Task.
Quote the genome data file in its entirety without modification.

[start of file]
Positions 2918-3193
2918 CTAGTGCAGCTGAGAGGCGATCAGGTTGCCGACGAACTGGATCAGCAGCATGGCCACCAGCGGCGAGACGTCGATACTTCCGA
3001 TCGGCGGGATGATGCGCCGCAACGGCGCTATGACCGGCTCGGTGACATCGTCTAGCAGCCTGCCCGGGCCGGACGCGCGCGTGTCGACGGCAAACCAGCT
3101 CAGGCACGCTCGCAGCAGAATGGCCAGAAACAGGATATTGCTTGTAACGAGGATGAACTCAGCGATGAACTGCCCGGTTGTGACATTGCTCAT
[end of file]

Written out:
Positions 2918-3193
2918 CTAGTGCAGCTGAGAGGCGATCAGGTTGCCGACGAACTGGATCAGCAGCATGGCCACCAGCGGCGAGACGTCGATACTTCCGA
3001 TCGGCGGGATGATGCGCCGCAACGGCGCTATGACCGGCTCGGTGACATCGTCTAGCAGCCTGCCCGGGCCGGACGCGCGCGTGTCGACGGCAAACCAGCT
3101 CAGGCACGCTCGCAGCAGAATGGCCAGAAACAGGATATTGCTTGTAACGAGGATGAACTCAGCGATGAACTGCCCGGTTGTGACATTGCTCAT